Throwback Thursday – The ghost town of Kyrock, the boomtown that once was

They say ghost towns are a thing of the Old West, the skeletons of communities that once thrived. Nearby Edmonson county has its own ghost of a community. All that’s left of Kyrock, established in 1918 and disappeared by 1957, is the concrete foundation of a swinging footbridge over Pigeon Creek.

The Kentucky Rock Asphalt Company founded the town. The company itself started just a year prior, in 1917, when two companies in rock mining and paving merged. Eight rock quarries and an asphalt processing plant opened here, creating silica sand, the first material ever used for paving roads. The asphalt produced here first paved many of our area’s modern roadways, even the Indy Motor Speedway, and to roads as far away as Cuba and Brazil. 

An entire town popped up out this wilderness of the Mammoth Cave area, with about 2,000 people living here during its heyday. Superintendent Harry St. George Tucker Carmichael led the company during most of its years. There was an elementary and high school, churches, post office, and hospital. Though entire neighborhood camps were built overnight, families still found time to enjoy picnics and baseball games.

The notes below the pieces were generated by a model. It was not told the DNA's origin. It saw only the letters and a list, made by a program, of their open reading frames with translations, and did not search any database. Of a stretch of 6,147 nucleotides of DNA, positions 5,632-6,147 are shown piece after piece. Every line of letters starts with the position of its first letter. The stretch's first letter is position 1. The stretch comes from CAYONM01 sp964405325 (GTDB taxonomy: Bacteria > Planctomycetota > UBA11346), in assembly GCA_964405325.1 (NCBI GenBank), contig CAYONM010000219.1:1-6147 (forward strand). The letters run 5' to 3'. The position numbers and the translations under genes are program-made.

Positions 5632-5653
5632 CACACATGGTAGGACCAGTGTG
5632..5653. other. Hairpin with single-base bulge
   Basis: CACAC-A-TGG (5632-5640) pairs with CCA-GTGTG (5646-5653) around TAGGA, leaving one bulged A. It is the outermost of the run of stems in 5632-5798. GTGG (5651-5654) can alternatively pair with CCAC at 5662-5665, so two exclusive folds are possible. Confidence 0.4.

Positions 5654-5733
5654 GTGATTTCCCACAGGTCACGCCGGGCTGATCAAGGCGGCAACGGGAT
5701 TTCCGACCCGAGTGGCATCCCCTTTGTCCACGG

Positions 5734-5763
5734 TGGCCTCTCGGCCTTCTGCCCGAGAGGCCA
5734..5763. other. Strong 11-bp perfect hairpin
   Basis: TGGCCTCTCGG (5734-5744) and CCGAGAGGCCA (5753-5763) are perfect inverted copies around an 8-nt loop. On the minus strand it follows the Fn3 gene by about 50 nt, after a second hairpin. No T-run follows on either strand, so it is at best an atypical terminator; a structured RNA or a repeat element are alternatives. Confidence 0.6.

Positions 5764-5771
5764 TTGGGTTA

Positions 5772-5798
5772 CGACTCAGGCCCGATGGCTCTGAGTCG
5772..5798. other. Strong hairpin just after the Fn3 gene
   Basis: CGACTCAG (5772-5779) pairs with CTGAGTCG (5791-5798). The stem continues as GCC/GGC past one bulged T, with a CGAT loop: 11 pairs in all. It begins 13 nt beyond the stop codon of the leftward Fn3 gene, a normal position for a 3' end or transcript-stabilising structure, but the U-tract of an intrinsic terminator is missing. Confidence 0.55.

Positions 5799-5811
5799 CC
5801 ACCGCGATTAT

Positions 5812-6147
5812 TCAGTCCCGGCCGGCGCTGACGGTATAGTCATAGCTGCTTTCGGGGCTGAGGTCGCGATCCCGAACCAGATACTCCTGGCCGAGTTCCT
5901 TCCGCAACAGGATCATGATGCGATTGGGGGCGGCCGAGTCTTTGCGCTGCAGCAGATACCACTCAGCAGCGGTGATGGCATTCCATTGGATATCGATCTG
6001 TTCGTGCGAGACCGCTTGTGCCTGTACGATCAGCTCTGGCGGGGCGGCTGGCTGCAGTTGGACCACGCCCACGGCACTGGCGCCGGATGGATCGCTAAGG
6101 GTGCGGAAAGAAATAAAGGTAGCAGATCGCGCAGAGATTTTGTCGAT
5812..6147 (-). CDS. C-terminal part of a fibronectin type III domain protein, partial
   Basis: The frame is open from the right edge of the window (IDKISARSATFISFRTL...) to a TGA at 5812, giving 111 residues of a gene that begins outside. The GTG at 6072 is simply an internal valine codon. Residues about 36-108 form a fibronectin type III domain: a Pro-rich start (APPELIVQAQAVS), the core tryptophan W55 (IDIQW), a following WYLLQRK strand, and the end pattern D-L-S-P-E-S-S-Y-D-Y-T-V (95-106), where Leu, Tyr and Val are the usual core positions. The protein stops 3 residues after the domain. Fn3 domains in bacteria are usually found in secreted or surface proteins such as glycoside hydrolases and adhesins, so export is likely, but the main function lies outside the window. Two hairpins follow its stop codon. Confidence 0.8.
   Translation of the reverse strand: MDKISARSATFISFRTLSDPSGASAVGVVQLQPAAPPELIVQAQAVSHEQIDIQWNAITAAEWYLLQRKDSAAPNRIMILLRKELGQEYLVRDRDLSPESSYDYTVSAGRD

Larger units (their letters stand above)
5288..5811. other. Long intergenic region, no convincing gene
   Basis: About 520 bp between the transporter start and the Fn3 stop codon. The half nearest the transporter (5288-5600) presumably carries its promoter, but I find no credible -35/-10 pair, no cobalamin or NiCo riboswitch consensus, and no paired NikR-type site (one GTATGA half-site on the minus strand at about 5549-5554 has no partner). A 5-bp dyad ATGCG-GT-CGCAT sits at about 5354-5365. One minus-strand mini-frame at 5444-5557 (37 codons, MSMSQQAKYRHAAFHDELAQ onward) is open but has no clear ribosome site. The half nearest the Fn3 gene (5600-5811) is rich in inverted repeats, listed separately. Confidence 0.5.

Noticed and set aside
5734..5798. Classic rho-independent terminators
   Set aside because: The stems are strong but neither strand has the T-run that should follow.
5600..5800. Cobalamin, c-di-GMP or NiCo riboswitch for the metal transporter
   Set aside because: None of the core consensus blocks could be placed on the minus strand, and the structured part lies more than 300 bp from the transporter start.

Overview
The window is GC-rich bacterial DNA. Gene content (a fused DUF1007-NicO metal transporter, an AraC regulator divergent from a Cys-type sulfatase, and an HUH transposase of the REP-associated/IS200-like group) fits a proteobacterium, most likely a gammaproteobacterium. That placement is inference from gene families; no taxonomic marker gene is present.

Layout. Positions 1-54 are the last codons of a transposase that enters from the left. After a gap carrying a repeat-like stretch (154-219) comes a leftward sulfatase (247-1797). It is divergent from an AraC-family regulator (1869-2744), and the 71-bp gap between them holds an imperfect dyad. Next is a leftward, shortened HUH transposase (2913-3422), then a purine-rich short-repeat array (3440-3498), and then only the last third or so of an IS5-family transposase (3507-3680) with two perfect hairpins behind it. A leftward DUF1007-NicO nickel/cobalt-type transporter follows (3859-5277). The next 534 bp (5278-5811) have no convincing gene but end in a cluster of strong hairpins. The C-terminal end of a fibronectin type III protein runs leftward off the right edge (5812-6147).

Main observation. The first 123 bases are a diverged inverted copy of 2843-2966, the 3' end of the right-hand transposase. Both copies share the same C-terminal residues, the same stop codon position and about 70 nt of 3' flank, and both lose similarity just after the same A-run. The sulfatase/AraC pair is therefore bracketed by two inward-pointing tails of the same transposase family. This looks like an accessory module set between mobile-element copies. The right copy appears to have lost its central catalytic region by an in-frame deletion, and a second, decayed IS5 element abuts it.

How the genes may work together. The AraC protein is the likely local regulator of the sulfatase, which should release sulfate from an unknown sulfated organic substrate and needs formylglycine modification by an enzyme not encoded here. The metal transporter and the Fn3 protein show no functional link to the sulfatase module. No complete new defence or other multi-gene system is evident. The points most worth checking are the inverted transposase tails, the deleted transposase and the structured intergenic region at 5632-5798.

The Kentucky Rock Asphalt Company mined, processed, and shipped hundreds of tons over the Green and Nolin Rivers, utilizing some of the best steamboats of its time, including the Helen H and McGhee. It was the state’s most successful asphalt mine for the 40 years it operated, but petroleum-based asphalt’s lower production costs meant the end of Kyrock.

Superintendent Carmichael passed in 1949, and the company closed its doors by 1957. Kentucky native Ernie Elmore published A Pictorial History of Kyrock a few years ago, telling the story of the company and town that once was. With over 60 years of fading memories, all that survive now with a Kyrock name are an elementary school in nearby Sweeden, a couple roads, and a rural fire department. A place lost to the modernization of men, Kyrock’s historic marker tells the tale.